Since the introduction of the TBC regime, spouse equalisation strategies have become an increasingly useful way for couples to maximise the amount that can be held tax-free in retirement, which, from 1 July 2023 will be up to $3.8m in total (combined).
With the Government’s announcement to introduce an additional tax on earnings, for members with a TSB above $3m, there may soon be a new incentive to revisit spouse equalisation strategies to maximise opportunities to rebalance capital between a couple.
With the relaxation of the contribution rules, some of the strategies that can be used to equalise balances between a couple include:
- Spouse contribution – An individual can make an after-tax contribution for their spouse. This contribution will count towards the receiving spouse’s NCC cap. A tax offset of up to $540 is also available to the contributing spouse, provided the receiving spouse does not earn more than $40,000 and had a TSB of less than $1.7m on 30 June 2022.
- Contributions splitting – An individual can arrange to split up to 85% of their CC in a financial year with their spouse provided the receiving spouse is under their preservation age, or if the receiving spouse has already reached their preservation age, they are under age 65 and not retired.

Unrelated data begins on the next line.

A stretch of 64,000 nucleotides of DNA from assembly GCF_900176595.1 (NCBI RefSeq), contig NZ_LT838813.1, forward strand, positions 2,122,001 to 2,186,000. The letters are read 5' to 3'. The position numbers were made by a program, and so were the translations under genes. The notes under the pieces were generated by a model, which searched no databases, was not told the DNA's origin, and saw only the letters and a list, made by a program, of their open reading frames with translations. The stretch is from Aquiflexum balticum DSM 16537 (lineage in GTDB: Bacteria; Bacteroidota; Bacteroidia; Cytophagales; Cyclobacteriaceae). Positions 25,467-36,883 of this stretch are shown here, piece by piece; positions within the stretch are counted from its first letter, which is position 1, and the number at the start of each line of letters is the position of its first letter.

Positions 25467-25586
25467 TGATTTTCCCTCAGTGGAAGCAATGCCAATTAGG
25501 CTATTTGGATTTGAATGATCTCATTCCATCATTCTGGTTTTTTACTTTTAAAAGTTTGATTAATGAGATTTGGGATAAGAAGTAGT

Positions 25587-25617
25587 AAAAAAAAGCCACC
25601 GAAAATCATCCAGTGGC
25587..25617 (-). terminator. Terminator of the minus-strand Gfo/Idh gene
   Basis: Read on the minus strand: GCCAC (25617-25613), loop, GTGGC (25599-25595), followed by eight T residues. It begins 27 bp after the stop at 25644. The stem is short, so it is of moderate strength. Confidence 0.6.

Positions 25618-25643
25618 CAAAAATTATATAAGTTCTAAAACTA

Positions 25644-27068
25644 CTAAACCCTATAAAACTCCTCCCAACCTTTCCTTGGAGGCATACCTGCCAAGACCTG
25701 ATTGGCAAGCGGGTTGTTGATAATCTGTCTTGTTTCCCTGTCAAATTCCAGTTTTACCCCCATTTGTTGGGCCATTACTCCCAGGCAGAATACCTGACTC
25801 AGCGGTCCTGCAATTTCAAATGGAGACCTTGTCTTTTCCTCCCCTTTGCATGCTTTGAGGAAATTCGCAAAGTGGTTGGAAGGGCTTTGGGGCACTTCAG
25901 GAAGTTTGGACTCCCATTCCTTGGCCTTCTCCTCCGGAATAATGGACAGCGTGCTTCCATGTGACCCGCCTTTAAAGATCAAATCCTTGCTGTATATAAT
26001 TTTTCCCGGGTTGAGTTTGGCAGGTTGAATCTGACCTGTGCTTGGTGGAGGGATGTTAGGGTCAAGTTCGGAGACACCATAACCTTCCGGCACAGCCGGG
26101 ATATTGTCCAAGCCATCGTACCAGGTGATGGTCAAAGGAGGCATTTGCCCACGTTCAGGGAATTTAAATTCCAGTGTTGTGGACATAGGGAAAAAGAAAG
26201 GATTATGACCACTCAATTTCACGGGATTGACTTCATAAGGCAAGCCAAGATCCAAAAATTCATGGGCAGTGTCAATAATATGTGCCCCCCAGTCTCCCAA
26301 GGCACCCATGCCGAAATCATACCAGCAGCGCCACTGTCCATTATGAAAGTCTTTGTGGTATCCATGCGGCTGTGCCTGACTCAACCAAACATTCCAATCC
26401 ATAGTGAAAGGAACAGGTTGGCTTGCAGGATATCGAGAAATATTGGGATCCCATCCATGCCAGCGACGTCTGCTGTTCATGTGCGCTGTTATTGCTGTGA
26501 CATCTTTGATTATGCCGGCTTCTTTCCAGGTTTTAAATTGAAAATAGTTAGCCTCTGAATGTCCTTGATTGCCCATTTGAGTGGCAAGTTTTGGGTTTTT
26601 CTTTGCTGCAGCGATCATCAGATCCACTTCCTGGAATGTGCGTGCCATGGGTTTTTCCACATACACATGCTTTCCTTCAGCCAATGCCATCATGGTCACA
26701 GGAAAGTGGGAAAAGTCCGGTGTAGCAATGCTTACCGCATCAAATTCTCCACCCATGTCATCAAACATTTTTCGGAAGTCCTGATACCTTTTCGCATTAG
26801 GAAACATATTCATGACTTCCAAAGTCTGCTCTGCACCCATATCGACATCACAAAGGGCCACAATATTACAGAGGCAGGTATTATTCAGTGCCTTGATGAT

- Re-contribution strategy – This would typically involve the spouse with the larger balance withdrawing superannuation benefits as either a pension or a lump sum, depending on their age and whether they have met a condition of release. The amount withdrawn can then be recontributed to the other spouse’s account as a personal contribution or spouse contribution. Any re-contributed amount will count towards the receiving spouse’s cap.
- Government co-contribution – To be eligible for the full Government co-contribution in 2022/23, a spouse needs to have had a TSB of less than $1.7m as at 30 June 2022. The maximum $500 cocontribution in 2022/23 is available where the spouse contributes $1,000 or more into their super and earns $42,016, or less. They may receive a lower amount if they contribute less than $1,000 and/or earn between $42,016 and $57,016.
Where one member of a couple is under Age Pension age, there may be an opportunity to employ a recontribution strategy, by withdrawing from the older spouse’s account and re-contributing to a younger spouse’s account to boost Age Pension entitlements.
Note: The proposed $3m super cap tax is set to apply from 1 July 2025. Under the current proposal, this means individuals with a TSB over $3m on 30 June 2026 will potentially be subject to the new tax.
Disclaimer and Warning
The information above is of a general nature only. It should not be used as a source to make financial decisions. It’s also important to note that the legislation and figures related to this topic tend to change regularly and therefore the information above may not reflect the current status. We recommend that if you are looking for advice on this matter, you should contact us.